A friend directs our attention to a piece by Dane Shelly at the Institute For Global Engagement in which he outlines an argument which concludes that torture is an absolute moral wrong. After using the piano to illustrate that there are both proper and improper uses to which anything can be put, he writes:
Humans, no less than pianos, are created for a purpose. Treating them in ways that do not conform to that purpose is simply wrong. For this reason, torture is always wrong because that is not what we were created for.
God created humans in a way that gives moral weight to how we treat others. Torture, then, offends the natural order (and its Creator) for two reasons: Humans were not created to torture others, and humans were not created to be tortured.
The problem with Shelly's argument is that one can agree with everything he says without being compelled to accept his conclusion that torture is absolutely wrong. A couple of counterexamples may serve to show why.
Humans were not created to live in prison, or to imprison others, and therefore it would be wrong to incarcerate someone, unless there is just cause for doing so. The fact that imprisonment is a state of affairs for which we were not designed does not make it absolutely wrong.
I don't know how Shelly feels about gay marriage, but his premises would demand that he find it absolutely wrong since we were not created for homoerotic sex. Indeed, humans were not designed for anal intercourse, so Shelly would have to say that it's absolutely immoral for couples, whether homo or heterosexual, to engage in it. Shelly may in fact hold to that position, but if he doesn't then he's acknowledging that just because a certain behavior is not one for which we were created or designed doesn't necessarily make it wrong.
There is a danger in seeking to absolutize particular behavioral acts, whether it be capital punishment, abortion, euthanasia, torture or whatever. There are certainly acts which are absolutely wrong (beating or burning a child, for example), but they are wrong because they always violate one or more of the absolute principles given to us in Scripture.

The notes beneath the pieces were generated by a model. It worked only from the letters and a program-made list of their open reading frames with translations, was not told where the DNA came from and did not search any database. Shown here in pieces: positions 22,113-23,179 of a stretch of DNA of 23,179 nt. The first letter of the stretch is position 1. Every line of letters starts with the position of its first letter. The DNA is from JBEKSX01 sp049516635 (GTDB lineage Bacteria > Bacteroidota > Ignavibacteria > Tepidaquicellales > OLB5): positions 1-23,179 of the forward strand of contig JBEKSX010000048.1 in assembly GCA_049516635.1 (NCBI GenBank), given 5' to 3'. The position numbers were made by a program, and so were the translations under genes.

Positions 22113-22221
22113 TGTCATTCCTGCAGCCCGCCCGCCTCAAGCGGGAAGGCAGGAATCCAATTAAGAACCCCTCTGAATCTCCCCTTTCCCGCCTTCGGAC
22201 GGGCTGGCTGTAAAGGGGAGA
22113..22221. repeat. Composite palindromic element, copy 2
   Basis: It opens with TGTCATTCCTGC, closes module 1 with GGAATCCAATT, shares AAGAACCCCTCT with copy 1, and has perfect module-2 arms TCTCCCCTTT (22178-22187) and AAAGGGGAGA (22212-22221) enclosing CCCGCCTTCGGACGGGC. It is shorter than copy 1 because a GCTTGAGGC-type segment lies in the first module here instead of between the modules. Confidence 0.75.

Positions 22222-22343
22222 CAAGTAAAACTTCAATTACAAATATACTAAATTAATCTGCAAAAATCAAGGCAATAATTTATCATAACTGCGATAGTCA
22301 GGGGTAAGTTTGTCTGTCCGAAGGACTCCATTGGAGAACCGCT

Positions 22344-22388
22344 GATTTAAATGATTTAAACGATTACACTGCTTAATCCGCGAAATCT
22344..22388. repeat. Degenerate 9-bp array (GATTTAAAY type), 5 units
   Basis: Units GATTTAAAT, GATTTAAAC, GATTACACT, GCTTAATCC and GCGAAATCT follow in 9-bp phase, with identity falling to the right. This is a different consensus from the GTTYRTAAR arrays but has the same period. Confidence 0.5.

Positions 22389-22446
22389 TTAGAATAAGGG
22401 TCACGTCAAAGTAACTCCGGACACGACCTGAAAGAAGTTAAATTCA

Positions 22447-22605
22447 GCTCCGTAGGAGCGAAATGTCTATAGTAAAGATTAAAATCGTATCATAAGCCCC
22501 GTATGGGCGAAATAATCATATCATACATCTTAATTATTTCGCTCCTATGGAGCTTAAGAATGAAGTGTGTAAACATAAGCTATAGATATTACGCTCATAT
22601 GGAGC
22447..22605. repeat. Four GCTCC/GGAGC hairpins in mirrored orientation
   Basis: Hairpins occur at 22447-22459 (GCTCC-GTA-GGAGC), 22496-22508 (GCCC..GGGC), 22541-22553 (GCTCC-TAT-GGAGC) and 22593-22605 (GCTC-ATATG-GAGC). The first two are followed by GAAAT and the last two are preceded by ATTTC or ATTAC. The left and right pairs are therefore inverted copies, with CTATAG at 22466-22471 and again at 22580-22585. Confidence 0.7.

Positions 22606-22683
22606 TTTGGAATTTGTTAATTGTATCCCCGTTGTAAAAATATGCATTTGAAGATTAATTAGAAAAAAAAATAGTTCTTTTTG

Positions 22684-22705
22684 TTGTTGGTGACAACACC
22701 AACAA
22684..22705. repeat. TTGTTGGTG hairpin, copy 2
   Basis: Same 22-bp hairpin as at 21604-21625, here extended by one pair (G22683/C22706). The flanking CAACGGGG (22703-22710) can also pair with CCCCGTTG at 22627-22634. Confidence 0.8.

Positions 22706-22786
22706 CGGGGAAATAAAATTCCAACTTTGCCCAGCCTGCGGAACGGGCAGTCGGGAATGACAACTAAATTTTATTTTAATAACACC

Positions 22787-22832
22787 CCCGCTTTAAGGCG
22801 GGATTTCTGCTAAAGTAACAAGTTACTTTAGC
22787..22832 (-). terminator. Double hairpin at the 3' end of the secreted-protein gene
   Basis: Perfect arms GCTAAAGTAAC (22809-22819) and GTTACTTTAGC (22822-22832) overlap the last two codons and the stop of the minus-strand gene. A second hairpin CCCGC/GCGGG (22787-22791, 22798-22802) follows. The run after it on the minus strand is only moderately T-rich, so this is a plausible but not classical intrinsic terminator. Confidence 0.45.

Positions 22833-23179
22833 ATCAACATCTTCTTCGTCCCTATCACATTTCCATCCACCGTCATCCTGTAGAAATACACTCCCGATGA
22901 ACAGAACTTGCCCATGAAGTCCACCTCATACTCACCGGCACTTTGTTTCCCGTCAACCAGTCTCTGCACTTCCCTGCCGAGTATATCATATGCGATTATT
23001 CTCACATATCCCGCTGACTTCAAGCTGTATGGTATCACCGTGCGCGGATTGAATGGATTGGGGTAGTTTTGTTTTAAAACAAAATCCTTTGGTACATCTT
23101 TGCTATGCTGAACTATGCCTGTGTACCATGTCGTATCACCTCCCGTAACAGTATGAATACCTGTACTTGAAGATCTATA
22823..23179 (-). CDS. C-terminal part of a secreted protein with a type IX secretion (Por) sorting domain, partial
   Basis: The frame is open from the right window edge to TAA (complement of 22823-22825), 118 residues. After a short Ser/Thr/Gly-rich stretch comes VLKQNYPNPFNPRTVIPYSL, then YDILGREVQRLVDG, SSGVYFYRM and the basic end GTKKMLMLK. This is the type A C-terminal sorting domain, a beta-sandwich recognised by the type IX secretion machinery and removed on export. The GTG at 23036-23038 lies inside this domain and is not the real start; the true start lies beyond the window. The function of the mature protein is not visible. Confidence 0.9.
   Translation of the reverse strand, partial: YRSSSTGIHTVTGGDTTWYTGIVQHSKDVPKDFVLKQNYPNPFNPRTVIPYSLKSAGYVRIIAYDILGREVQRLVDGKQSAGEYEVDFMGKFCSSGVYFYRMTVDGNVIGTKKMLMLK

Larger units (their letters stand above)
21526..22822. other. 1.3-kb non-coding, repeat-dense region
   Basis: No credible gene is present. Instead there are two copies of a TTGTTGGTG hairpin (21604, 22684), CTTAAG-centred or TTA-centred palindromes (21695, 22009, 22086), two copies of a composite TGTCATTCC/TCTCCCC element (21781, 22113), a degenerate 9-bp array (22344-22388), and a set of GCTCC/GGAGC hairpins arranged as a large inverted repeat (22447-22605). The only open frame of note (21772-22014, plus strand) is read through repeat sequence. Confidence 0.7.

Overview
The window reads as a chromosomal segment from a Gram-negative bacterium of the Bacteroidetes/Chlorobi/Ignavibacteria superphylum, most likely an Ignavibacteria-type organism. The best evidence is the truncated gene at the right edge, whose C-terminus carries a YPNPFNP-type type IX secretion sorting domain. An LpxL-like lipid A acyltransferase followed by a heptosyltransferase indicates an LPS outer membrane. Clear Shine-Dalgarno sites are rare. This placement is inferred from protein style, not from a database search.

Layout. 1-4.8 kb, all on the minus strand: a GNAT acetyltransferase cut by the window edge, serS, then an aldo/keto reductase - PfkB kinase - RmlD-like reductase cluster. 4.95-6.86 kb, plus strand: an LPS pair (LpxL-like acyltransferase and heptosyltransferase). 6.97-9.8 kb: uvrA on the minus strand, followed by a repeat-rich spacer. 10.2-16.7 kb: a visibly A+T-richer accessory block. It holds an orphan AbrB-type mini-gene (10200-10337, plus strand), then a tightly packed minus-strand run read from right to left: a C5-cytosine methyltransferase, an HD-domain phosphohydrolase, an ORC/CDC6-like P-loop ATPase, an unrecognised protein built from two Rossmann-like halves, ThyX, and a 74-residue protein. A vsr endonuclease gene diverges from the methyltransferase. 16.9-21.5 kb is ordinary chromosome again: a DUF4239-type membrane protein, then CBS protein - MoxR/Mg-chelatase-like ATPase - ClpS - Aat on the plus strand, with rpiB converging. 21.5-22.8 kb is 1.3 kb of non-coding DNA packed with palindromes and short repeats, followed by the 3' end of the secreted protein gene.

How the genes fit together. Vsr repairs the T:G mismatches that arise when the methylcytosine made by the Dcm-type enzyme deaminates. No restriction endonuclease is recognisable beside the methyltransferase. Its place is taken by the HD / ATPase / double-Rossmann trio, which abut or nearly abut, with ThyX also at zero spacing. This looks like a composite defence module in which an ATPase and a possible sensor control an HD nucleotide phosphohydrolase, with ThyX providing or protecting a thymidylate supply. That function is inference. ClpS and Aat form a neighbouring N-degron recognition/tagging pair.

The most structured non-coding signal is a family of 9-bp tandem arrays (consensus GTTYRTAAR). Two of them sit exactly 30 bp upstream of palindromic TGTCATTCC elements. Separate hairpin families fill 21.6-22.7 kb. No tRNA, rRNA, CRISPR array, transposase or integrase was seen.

The Bible commands us absolutely to love God, do justice, and show compassion. Any act which is wrong is wrong because it violates one of these three imperatives. Torture, like killing, is almost always either unjust or uncompassionate, but there may be times, as there is with killing, when torture may be just and/or compassionate. In the same way that it may be both just and compassionate to kill a terrorist in order to save other peoples' lives, so, too, it may be both just and/or compassionate to torture him to save other peoples' lives. Of course, the terrorist himself might fail to see the compassion in it (Both justice and compassion constrain us to never inflict any more pain or suffering than what is necessary to elicit the life-saving information), but the would-be victims would certainly see it.
The existential burden of a thoughtful Christian life lies in trying to find the fulcrum around which justice and compassion balance. In the search for that pivot there are few easy answers.